Immediately after he bought the Orioles it was noted that he boasted his son's knowledge of fantasy baseball made him an expert on how to make the Orioles successful.  Angelos' Orioles fantasy has turned out to be a tragity.  His abandonment of the "Orioles Way", a term coined by Cal Ripken, Sr, is evident.  The attitude of "Whatever happened before I arrived is insignificant" is appalling.  He alone has turned my beloved Orioles into a joke. 

The harsh reality is the team playing in Camden Yards is not the Baltimore Orioles.  Their resemblance is by uniform only.  Every year the hated New York Yankees have an alumni game in celebration of their history and out of respect to players and fans of years ago. Angelos has never done that.  Brooks and Frank Robinson brought the city of Baltimore joy.  Angelos has brought only despair.

I can no longer cheer for this team as it is no longer the one of my youth.  Mr. Angelos should take the lead of a Washington professional sports franchise owner.  I am not speaking of the equally evil Daniel Snyder.  I am talking about Bob Short, who took the Senators out of DC and moved them to Texas.  It is apparent that Angelos will not sell the team so get them the hell out of Baltimore.  We deserve better.  We deserve Brooks at Camden Yards.  Peter, you don't deserve Baltimore. Get the hell out! 

Posted on: October 15, 2011 9:27 am

McGee - Reality at the end of the bench

Derek Fisher and most of the well dressed folks at the podium have enjoyed the fruits of their labors for many years.  If those fortunate few have invested wisely or at least not squandered their millions they are set for life.  That is not the case for those sitting at the end of their teams benches.

For a rookie player who sits at the end of their team's bench earns the NBA minimum $473,000.00.  If they are lucky enough to get a second year before a younger more promising player takes their place at the end of the bench they will earn an additional $760,000.00 minimum for a player with 1 year experience.  That totals to over $1,000.000.00 over two years for a person considered for two years to be one of the best 360 people in their profession during that period.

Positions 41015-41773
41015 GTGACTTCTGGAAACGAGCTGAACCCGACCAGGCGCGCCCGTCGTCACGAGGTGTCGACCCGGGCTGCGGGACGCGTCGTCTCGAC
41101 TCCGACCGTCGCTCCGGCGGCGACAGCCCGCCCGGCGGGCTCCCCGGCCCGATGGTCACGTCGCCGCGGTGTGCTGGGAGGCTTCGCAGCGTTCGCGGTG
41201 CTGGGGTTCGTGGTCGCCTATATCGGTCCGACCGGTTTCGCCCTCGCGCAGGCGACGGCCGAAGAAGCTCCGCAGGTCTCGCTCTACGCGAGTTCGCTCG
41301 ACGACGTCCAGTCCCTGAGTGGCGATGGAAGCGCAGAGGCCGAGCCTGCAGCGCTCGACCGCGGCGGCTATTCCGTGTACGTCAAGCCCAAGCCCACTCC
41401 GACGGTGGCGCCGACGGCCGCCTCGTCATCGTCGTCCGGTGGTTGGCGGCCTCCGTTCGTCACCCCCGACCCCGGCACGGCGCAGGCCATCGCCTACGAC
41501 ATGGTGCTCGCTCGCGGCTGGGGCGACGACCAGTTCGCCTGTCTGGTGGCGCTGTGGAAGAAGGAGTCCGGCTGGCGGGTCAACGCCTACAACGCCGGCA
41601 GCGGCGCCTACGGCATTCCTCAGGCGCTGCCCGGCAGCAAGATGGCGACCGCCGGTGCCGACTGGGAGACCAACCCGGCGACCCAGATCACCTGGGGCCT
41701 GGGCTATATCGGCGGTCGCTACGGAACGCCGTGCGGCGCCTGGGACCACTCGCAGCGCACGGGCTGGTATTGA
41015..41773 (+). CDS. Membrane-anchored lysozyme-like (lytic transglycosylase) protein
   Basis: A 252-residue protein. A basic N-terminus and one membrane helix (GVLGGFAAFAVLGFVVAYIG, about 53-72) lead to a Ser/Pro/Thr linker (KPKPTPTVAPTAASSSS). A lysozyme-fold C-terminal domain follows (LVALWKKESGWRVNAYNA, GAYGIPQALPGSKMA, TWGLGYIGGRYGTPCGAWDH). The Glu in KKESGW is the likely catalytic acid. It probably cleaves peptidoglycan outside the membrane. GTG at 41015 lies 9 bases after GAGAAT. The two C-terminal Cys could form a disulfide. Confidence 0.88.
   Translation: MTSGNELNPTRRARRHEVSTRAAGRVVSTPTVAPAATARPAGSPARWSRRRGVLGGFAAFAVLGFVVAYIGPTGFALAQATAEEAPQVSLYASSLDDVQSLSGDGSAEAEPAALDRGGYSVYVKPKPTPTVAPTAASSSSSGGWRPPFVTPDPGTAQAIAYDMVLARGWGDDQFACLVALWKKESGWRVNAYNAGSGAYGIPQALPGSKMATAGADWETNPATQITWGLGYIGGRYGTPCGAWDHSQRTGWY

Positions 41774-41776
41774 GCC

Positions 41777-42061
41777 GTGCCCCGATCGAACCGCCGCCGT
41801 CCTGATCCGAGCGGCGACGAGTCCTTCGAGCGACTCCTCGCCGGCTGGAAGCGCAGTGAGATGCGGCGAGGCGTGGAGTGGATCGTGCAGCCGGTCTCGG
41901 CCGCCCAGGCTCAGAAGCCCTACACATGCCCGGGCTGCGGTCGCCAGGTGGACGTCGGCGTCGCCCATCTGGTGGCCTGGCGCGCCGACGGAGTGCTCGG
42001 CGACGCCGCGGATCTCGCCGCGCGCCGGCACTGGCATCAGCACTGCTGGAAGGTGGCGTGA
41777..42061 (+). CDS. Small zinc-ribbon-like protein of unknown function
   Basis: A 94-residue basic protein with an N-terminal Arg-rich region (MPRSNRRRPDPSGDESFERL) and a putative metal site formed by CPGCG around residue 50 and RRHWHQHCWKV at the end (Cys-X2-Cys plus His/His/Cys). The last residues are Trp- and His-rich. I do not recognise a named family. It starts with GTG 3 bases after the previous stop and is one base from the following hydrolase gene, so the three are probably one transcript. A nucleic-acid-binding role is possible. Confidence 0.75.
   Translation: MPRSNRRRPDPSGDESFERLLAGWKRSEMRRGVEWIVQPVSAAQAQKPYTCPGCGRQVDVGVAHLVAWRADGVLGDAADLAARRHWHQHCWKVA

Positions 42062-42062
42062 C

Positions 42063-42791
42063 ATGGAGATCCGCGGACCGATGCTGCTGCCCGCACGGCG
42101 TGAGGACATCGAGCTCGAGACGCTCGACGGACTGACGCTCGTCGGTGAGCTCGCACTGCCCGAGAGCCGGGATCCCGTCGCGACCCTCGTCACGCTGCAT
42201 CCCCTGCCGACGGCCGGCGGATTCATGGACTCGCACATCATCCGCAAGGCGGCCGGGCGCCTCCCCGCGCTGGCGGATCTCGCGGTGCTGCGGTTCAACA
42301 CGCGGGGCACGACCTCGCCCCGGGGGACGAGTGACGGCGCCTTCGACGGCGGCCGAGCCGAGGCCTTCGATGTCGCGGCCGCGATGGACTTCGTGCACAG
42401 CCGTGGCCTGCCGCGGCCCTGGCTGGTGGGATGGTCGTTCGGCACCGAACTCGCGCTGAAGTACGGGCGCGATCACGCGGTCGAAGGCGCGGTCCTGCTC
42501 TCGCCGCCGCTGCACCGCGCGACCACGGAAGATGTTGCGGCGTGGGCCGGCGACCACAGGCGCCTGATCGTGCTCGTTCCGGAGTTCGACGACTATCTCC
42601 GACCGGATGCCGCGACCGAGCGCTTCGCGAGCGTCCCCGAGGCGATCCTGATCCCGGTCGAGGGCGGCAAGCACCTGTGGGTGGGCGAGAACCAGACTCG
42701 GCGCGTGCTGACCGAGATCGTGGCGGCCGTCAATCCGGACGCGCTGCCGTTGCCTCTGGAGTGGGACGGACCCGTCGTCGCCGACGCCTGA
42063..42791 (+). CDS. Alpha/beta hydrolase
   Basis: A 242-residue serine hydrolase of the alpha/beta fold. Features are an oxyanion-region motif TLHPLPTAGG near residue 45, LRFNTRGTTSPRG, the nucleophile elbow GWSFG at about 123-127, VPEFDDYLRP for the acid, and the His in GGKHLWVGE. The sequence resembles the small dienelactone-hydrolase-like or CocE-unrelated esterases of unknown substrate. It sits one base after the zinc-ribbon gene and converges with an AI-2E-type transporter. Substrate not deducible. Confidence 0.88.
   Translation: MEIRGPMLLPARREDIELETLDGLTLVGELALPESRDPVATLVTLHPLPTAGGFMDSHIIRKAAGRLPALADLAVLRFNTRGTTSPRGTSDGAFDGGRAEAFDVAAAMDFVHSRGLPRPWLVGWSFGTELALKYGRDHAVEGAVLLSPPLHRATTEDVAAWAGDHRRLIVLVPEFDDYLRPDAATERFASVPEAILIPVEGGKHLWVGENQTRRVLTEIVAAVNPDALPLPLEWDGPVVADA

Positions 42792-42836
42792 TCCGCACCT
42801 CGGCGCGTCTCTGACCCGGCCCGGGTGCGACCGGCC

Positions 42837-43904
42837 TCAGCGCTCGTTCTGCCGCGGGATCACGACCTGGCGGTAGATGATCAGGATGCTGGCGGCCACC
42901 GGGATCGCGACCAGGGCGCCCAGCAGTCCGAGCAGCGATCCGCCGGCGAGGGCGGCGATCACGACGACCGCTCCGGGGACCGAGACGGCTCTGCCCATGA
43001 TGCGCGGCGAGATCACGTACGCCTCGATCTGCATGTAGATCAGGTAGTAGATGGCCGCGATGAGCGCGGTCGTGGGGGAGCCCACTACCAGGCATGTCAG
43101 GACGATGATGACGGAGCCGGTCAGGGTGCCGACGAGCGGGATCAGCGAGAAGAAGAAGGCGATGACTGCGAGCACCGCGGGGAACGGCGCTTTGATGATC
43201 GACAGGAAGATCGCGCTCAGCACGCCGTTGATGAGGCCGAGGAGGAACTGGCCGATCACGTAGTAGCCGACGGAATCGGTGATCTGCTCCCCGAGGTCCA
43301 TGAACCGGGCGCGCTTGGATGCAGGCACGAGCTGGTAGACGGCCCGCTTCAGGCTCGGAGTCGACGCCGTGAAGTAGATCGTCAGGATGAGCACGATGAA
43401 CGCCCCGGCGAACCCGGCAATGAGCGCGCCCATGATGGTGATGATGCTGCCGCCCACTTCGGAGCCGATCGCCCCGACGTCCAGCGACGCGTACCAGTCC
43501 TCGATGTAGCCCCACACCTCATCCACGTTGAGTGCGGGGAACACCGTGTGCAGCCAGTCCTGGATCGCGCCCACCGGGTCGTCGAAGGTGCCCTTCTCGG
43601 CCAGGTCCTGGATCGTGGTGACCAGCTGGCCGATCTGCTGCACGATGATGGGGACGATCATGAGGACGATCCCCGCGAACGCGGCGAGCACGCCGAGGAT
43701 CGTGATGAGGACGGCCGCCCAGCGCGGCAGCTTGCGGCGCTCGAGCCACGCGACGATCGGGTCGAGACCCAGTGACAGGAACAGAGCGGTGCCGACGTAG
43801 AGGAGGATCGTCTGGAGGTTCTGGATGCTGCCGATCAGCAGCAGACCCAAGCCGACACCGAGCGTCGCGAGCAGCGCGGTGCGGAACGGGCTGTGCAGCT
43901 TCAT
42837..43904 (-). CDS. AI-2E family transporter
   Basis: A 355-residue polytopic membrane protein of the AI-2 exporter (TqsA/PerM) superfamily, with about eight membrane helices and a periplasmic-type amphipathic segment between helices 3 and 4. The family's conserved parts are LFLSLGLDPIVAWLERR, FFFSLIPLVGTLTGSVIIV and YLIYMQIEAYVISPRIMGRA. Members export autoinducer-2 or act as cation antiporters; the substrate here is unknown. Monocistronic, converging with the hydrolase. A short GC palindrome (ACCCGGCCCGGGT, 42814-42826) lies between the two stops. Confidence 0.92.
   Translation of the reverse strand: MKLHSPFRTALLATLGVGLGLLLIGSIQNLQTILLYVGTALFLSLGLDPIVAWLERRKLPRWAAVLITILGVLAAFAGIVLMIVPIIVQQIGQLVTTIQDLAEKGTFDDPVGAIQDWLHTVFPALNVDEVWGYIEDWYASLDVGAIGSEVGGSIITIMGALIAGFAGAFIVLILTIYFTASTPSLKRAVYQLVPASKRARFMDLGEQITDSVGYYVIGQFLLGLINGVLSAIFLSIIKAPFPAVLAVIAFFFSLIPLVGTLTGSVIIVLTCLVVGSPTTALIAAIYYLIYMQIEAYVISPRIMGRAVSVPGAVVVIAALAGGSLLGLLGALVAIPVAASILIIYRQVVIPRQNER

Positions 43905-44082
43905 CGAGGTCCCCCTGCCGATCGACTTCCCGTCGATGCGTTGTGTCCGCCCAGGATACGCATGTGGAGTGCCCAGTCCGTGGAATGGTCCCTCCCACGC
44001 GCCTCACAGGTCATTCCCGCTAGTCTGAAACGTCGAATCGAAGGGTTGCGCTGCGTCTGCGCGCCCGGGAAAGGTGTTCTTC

Once that small window is closed they will no longer be able to have that earning power.  By taking the second year away from one of those results in a devistating loss for someone considered at one time being at the top of their profession.  Forget LeBron. Forget Kobe and the likes.  That's why JaVale McGee said what he said.  If you knew the potential income of over $750,000.00 would be taken from you wouldn't you waiver in your support of holding out for the best deal?

Think about it.
Posted on: October 11, 2011 3:53 pm

Lucifer Vanden Bosch

I know the defense is supposed to scare the hell out of the offense but Kyle Vanden Bosch has taken it to a new level.  I don't know how many folks watching the game last night noticed that the cameras were constantly focusing on Vanden Bosch's face, at least every series of downs.